Warm sheets, cold room; your bed seems the best place to be in chilly weather. You often don’t feel like getting out of bed and starting your day. But what if it’s not about ‘’not wanting to’’ but ‘’cannot’’? What if you try to leave behind your cocoon, but your body refuses?Does the same happen in warm weather or at any other time of the day when you have just lied down to take a nap? How much longer are you going to sleep on your alarm? It’s time to wake up to the reality that this struggle is more than your idleness and needs to be corrected.

You have a term for your condition; dysania.

Dysania is not yet officially recognized as a medical disorder, but it is a chronic condition where the sufferer cannot get out of bed. Just the thought of getting up gives them anxiety. They also yearn for their beds once they leave them.

Dysania is not a disease but a symptom of an underlying chronic condition such as severe depression, chronic fatigue syndrome, grief, thyroid issues, and sleep disorders

It could also be due to substance use disorder. Hormones can also be the culprit in some cases. Hormonal changes may disturb your sleep cycles; sleep deprivation may lead to a spike or drop in hormonal levels. Estrogen level declines in menopause that disturb your sleep.

The National Sleep Foundation has stated that 7-9 hours are enough for an adult. It may exceed the range but stretching the hours too wide or staying in bed for days indicates some severe condition for which you need to visit your health professional.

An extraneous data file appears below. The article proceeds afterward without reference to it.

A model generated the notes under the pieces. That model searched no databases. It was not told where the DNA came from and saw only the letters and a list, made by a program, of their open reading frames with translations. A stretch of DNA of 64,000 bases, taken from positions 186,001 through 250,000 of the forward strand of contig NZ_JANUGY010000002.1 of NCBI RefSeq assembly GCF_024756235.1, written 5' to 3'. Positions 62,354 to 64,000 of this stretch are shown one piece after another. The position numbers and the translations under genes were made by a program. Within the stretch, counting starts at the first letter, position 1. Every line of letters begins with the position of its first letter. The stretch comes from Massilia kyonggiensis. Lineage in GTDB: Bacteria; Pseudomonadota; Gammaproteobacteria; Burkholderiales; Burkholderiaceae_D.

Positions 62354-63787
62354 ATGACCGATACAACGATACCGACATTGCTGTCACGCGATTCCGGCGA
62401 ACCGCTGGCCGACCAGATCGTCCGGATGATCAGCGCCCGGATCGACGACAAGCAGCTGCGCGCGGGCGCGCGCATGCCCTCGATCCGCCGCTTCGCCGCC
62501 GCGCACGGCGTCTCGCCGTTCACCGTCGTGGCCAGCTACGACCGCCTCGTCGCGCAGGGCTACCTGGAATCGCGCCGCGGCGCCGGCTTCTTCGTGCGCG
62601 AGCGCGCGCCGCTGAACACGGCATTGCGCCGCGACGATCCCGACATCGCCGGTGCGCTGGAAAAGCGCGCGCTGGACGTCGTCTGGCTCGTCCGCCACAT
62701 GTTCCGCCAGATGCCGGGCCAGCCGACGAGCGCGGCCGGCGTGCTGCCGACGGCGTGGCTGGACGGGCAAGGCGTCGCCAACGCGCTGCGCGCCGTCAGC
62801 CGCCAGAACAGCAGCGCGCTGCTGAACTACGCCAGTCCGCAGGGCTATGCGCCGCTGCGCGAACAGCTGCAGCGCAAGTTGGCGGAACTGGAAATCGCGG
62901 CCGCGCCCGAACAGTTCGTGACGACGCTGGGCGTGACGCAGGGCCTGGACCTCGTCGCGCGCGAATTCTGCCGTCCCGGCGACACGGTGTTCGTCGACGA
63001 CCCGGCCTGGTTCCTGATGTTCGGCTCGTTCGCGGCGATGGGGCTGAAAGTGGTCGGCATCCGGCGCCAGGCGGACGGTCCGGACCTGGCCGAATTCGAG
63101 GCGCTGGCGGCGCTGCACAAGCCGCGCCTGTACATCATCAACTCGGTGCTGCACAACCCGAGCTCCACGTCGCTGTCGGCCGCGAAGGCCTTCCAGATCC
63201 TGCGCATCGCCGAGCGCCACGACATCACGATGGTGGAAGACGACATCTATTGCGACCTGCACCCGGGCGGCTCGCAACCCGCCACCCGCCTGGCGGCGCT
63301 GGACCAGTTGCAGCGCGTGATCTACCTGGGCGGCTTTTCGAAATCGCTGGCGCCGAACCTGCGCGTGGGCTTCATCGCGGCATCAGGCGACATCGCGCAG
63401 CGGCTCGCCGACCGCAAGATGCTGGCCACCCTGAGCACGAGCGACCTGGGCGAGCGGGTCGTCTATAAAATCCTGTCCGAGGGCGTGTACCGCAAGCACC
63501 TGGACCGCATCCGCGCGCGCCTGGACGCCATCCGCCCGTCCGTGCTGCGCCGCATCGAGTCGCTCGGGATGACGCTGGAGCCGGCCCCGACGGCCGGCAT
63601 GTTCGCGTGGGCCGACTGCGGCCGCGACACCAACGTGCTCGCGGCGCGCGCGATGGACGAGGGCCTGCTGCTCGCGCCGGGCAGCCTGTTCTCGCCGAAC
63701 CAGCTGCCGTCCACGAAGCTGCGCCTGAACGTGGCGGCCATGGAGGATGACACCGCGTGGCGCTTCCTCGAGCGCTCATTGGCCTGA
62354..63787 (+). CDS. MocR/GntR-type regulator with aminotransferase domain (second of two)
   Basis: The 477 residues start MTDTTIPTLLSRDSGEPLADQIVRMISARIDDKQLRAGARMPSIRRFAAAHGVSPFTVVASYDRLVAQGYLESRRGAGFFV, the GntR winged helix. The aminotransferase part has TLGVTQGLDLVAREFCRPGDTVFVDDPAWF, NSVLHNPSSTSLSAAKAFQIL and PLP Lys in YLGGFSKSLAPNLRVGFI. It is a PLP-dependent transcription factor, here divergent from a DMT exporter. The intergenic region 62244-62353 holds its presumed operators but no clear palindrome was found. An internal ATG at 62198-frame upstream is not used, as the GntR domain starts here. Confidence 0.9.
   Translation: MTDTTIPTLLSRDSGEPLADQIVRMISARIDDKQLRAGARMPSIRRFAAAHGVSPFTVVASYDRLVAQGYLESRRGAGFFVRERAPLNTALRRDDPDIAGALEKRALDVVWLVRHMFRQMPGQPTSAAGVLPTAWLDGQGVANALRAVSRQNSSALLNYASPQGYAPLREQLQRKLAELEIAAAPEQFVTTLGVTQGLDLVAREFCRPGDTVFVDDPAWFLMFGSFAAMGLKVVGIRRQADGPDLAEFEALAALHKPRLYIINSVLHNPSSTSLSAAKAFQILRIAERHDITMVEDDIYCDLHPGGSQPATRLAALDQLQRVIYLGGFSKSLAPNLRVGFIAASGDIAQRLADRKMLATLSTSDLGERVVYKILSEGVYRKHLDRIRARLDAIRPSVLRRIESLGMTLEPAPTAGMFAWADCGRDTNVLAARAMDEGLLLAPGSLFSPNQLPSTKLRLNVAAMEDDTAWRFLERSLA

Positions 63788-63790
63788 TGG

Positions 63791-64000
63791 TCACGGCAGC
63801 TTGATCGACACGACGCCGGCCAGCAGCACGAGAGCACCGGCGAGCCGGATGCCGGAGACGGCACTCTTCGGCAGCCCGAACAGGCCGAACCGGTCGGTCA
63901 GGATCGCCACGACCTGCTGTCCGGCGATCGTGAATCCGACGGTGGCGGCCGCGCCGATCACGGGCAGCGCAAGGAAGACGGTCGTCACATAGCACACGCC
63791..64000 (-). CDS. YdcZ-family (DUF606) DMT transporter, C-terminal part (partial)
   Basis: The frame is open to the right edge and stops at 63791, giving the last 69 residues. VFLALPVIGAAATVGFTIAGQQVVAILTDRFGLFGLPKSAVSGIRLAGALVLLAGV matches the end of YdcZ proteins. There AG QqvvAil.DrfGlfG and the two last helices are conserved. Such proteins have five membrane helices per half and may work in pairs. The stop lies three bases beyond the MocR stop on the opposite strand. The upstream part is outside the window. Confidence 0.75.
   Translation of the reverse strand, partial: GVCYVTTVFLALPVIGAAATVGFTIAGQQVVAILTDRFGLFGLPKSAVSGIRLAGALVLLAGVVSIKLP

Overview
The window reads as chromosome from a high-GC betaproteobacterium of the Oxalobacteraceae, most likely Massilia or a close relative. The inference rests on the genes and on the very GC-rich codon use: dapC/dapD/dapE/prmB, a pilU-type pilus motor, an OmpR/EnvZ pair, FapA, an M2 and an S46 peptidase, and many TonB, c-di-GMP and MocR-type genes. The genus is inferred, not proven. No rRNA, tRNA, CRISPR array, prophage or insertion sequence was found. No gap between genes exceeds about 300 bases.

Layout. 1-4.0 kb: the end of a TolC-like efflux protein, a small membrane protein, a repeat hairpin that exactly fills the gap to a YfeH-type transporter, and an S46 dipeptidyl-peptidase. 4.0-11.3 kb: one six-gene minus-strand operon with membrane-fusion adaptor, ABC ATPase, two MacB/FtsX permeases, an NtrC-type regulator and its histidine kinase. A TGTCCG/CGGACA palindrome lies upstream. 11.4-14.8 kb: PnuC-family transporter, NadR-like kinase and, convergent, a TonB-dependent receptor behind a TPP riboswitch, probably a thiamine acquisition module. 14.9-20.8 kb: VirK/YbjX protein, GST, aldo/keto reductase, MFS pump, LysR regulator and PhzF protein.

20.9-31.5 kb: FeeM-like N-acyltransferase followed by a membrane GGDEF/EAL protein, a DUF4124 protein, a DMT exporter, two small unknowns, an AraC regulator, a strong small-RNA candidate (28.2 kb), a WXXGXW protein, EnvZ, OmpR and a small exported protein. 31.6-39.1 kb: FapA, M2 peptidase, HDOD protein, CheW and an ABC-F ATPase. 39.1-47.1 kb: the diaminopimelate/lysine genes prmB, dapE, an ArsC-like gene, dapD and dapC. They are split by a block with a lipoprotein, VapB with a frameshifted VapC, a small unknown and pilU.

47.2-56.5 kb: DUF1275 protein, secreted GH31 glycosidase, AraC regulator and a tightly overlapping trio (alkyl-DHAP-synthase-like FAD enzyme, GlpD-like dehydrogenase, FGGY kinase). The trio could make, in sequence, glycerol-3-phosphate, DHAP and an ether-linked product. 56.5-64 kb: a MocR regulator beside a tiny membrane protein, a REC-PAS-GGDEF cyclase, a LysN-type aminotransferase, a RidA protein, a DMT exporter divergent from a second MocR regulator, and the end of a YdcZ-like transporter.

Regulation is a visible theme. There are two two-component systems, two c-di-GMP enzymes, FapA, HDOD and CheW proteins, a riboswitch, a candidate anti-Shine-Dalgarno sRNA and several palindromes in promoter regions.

Lifestyle changes can help overcome your incapability to get up.

It might not be possible to suddenly shed your skin off and become a new person, a morning person in particular. But you need to bring about a few minor changes in your life to manage this condition.

Let’s start with someone in your life to motivate and support you on this recovery journey. Be liable to someone who can keep an eye on you at least once in a while. A little care may encourage you to push yourself harder. Studies have shown that pets are known to reduce stress. You may also need to get up often to fulfill their needs.

Do what you love; listening to music, reading books, eating your favorite snacks, talking to someone, or just taking an excellent shower at the moment. 

Focus on proceeding with small steps and be proud of these little achievements. Set a goal for the day and plan things accordingly. Fill your calendars with outings and events or activities that you can eagerly look forward to.

Step out in daylight. Outdoor walks are a mood lifter. Exposure to sunlight is also known to elevate levels of the neurotransmitter serotonin, a hormone that makes a person feel good.

To lift your mood, you need to brighten your room. Throw open the curtains and let the darkness seep away. And with all this, do not ignore your health issues; keep visiting your doctor to seek treatment.

Sometimes holding your blankets tight, hiding your face in the pillow, and shutting your eyes, shutting yourself away from the world may seem the most comforting thing to do. But this may take a toll on your mental and physical health; only you can rescue yourself from it. Treating this overwhelming urge is an arduous and lengthy process, but it just starts with a single step, i.e., getting out of bed.